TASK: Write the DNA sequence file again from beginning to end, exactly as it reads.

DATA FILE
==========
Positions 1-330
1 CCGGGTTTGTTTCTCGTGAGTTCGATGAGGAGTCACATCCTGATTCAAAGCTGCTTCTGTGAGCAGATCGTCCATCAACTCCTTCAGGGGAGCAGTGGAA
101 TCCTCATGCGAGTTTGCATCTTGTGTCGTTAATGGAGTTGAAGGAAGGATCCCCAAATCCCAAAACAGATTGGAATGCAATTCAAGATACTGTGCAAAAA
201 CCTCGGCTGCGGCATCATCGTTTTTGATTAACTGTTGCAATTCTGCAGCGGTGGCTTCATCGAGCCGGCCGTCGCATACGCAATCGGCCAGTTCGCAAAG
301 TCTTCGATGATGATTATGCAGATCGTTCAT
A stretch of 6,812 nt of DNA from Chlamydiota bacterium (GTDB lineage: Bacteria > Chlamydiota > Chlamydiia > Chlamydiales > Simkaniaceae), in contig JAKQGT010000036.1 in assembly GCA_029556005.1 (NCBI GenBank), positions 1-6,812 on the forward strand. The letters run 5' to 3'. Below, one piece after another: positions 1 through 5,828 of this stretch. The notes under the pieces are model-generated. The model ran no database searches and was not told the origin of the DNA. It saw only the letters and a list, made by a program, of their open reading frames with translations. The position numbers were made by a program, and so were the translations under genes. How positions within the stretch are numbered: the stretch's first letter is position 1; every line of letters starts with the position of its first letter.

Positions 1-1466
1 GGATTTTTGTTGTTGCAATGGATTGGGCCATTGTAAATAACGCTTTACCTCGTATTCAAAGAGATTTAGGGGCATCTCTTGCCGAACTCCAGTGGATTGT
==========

Positions 1-330
1 CCGGGTTTGTTTCTCGTGAGTTCGATGAGGAGTCACATCCTGATTCAAAGCTGCTTCTGTGAGCAGATCGTCCATCAACTCCTTCAGGGGAGCAGTGGAA
101 TCCTCATGCGAGTTTGCATCTTGTGTCGTTAATGGAGTTGAAGGAAGGATCCCCAAATCCCAAAACAGATTGGAATGCAATTCAAGATACTGTGCAAAAA
201 CCTCGGCTGCGGCATCATCGTTTTTGATTAACTGTTGCAATTCTGCAGCGGTGGCTTCATCGAGCCGGCCGTCGCATACGCAATCGGCCAGTTCGCAAAG
301 TCTTCGATGATGATTATGCAGATCGTTCAT
A stretch of 6,812 nt of DNA from Chlamydiota bacterium (GTDB lineage: Bacteria > Chlamydiota > Chlamydiia > Chlamydiales > Simkaniaceae), in contig JAKQGT010000036.1 in assembly GCA_029556005.1 (NCBI GenBank), positions 1-6,812 on the forward strand. The letters run 5' to 3'. Below, one piece after another: positions 1 through 5,828 of this stretch. The notes under the pieces are model-generated. The model ran no database searches and was not told the origin of the DNA. It saw only the letters and a list, made by a program, of their open reading frames with translations. The position numbers were made by a program, and so were the translations under genes. How positions within the stretch are numbered: the stretch's first letter is position 1; every line of letters starts with the position of its first letter.

Positions 1-1466
1 GGATTTTTGTTGTTGCAATGGATTGGGCCATTGTAAATAACGCTTTACCTCGTATTCAAAGAGATTTAGGGGCATCTCTTGCCGAACTCCAGTGGATTGT